Belfast Telegraph

Northern Ireland Civil Service head says ministerial meetings not properly recorded to save parties from embarrassment - 'astonishing,' say MLAs

By Jonathan Bell

There was astonishment at comments from the head of the Northern Ireland Civil Service who said meetings with ministers were not properly recorded to save embarrassment of their political taskmasters.

David Sterling, speaking at the inquiry into the Renewable Heat Incentive scheme, described it as a "feature" of government in Northern Ireland that minutes would not properly be made in case they were later subject to Freedom of Information requests which would put the information in the public domain.

"It is a feature of devolved administration here were there have been two main parties that have been sensitive to criticism," he told the inquiry.

"And in that context as senior civil service we got into habit of not recording all meetings on the basis it is safer sometimes not to have record which may be released under freedom of information that shows that things that might have been unpopular were being considered."

The DUP said it could not comment given the ongoing RHI inquiry while Sinn Fein said its ministers would not have ordered minutes not to be taken.

Wednesday's BBC Nolan show reported claims of another "senior civil servant" who admitted the "actual to and fro of what really is going on rarely goes down on paper".

"That's part of the way things work," the BBC reported.

TUV leader Jim Allister said he was "astonished and surprised" at the comments from Mr Sterling.

"This goes right to the heart of the independence of the civil service," he said.

Pointing to his experiences from committee meeting at attempting to get information, Mr Allister said the practice appeared "endemic" in the civil service.

This goes right to the heart of the independence of the civil service Jim Allister

"Look at the ministerial code. It says ministers must at all times ensure that all reasonable requests for information from assembly, users and citizens are complied with and dealt with in an open and responsible well.

"How is this compatible with spirit of the code?

"It takes us close to the breach of the code but certainly takes us into territory of places the civil service should not be in terms of covering up things that should not be discussed."

However, former government ministers - the UUP's Danny Kennedy and Alliance's David Ford - said they were unaware of the practice happening in their departments.

Unfair and unjust to say it applied in all departments. David Ford

Mr Kennedy who was once roads minister said Mr Sterling's comments were of concern and it should not be the role of civil servants to protect the interests of political parties.

Former Justice Minster David Ford added: "It may have applied may have in some departments but it would be unfair and unjust to say it applied in all departments and certainly not in the Department of Justice during my time.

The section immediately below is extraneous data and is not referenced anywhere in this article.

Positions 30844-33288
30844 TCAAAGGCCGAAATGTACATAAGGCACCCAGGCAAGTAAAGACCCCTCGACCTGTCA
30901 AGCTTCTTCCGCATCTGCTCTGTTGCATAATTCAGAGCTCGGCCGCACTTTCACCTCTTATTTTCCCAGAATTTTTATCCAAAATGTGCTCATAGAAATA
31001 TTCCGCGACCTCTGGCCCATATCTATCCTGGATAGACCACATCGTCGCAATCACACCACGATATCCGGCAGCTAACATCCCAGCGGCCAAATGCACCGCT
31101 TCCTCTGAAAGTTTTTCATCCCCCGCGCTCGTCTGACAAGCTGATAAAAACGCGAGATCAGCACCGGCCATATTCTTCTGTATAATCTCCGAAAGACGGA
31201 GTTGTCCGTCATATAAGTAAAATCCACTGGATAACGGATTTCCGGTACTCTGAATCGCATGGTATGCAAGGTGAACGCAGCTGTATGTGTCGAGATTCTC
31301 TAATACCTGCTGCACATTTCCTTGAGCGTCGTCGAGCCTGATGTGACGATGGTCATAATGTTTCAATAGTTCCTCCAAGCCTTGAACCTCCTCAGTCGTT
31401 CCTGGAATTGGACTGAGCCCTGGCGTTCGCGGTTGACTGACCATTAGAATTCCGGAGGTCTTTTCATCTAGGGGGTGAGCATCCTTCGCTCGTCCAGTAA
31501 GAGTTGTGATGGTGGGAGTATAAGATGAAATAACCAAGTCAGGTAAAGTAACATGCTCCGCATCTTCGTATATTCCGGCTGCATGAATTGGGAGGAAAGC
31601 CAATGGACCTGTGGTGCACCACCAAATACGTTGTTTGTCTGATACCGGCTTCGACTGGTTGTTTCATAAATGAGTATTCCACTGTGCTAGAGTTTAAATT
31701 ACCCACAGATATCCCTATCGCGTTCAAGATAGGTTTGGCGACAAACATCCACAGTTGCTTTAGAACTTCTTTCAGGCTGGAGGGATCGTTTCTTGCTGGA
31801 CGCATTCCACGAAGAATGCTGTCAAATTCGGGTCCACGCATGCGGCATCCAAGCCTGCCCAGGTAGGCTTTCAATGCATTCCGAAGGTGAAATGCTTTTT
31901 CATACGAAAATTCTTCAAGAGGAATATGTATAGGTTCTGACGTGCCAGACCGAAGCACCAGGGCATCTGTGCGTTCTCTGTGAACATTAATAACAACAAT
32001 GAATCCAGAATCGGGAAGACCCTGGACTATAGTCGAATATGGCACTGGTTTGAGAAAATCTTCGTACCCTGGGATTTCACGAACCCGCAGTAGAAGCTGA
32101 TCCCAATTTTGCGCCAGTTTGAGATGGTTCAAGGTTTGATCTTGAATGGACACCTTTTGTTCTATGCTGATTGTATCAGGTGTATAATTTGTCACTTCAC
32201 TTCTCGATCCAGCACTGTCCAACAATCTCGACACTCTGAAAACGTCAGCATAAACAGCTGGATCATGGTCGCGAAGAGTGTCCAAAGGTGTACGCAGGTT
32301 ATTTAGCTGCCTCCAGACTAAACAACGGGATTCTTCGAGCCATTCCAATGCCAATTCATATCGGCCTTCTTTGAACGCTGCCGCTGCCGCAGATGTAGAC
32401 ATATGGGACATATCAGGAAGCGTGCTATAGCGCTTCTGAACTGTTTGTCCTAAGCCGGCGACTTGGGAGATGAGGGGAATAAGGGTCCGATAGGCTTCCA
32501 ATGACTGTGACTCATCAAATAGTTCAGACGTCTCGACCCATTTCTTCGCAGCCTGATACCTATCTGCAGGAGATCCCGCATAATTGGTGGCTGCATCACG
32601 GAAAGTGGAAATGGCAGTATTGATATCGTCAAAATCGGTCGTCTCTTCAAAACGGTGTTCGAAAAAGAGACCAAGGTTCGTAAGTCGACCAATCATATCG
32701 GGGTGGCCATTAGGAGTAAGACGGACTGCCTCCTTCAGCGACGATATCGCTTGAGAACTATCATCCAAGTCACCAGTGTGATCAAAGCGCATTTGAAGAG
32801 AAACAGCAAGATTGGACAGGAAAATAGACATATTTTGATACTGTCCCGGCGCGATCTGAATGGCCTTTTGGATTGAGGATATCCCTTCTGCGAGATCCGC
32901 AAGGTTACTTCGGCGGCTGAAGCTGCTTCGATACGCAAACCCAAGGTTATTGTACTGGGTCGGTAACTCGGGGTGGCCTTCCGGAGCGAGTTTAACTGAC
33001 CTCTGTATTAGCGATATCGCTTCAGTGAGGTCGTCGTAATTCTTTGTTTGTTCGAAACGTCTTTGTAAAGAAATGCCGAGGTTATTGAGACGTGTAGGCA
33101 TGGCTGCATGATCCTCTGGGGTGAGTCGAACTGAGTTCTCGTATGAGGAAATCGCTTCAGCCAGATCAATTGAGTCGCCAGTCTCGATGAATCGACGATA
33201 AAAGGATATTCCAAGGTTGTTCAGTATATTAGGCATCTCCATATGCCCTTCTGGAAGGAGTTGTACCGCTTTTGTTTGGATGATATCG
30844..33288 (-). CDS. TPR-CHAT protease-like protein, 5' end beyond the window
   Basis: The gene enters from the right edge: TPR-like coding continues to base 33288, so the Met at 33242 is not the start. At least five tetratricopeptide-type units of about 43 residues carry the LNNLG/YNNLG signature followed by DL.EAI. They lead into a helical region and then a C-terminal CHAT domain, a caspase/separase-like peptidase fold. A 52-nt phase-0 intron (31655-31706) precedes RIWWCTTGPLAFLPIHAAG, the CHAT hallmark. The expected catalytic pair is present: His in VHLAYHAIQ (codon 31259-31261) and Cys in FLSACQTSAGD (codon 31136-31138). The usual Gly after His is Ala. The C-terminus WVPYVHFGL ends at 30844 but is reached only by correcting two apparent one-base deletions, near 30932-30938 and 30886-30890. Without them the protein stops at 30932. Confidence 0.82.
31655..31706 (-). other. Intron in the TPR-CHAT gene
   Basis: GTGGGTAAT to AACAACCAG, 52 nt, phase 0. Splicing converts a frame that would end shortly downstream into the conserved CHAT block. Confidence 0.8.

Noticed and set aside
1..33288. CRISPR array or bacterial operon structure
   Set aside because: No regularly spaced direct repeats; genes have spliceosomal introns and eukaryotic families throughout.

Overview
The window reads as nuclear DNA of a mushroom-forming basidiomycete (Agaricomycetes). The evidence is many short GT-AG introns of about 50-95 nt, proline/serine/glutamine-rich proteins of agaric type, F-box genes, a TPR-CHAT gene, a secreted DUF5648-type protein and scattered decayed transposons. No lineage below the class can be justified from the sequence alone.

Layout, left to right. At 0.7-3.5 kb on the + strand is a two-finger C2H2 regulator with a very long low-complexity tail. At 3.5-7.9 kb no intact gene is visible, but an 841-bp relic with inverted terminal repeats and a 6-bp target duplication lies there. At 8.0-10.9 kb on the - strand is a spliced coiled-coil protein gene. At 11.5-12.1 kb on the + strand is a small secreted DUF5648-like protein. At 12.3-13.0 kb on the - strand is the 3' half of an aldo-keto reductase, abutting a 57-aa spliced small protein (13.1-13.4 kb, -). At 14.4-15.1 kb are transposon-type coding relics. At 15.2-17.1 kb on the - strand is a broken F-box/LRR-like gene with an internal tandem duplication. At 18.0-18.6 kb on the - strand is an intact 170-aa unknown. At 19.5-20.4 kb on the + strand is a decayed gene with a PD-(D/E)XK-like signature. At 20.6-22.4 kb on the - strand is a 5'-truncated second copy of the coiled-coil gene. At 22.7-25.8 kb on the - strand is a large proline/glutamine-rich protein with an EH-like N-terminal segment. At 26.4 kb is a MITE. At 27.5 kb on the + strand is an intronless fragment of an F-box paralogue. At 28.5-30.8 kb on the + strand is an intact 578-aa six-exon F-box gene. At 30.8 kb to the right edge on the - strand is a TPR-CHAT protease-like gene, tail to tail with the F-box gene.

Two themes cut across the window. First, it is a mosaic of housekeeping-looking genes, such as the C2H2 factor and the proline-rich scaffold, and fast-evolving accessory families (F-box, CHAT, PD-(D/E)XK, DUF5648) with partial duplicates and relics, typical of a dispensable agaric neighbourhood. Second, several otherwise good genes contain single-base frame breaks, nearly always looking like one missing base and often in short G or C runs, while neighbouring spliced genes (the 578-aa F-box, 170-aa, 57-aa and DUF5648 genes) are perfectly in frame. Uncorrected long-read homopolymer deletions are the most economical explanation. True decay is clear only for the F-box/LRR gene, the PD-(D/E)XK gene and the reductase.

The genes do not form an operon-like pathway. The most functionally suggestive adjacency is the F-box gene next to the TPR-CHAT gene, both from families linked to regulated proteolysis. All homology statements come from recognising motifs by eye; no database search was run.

He said that in matters of policy meetings should be accurately recorded.

"That's the way things should be done and it appears it was not the way things were done."

The Northern Ireland civil service machine is broken. Steve Aiken

The UUP MLA Steve Aiken said the practice was most likely widespread across the UK and the Northern Ireland Civil Service was in need of reform.

He described the issue as a "political scandal" and it was clear it had been going on for some time.

"I worked in Whitehall and if it had not been minuted then it did not happen.

"It is up to the civil service to make sure there is a trail of accountability and responsibility and what is clear in Northern Ireland is no one wants to take decisions.

"The Northern Ireland civil service machine is broken and it is in need of fix and needs to be taken under special mesaures."

SDLP West Tyrone MLA Daniel McCrossan said described the revelations as incredible and must be addressed.

“Throughout the lifetime of the last Executive, the SDLP warned that it was becoming the most secretive government in the history of devolution," he said.

"Questions must now be answered by each and every minister in that secretive Executive. Did they instruct or intimate that senior civil servants should not take notes of meetings to protect them from public scrutiny? Did they have any knowledge that notes were not being taken of key meetings and decisions?

“And senior civil servants must also answer questions."

The DUP said as its members would likely appear before the RHI inquiry and could be asked on the subject, it would be inappropriate to comment.

A spokesperson said: "It would not be appropriate to comment on evidence given the public inquiry outside of the inquiry process. It is important that the inquiry is allowed to complete its work."

Sinn Fein MLA Conor Murphy said no Sinn Fein minister would have asked civil servants to break rules or subvert Freedom of Information rules or protocols.

A Sinn Fein spokesperson said: "The Civil Service have a responsibility to adhere to their own protocols and, under no circumstances, would any Sinn Fein minister instruct a Civil Service official not to record minutes or carry out the functions of their job.

"If the Civil Service did not adhere to their own protocols, then they should be held accountable."

The Executive Office have also been asked for comment.

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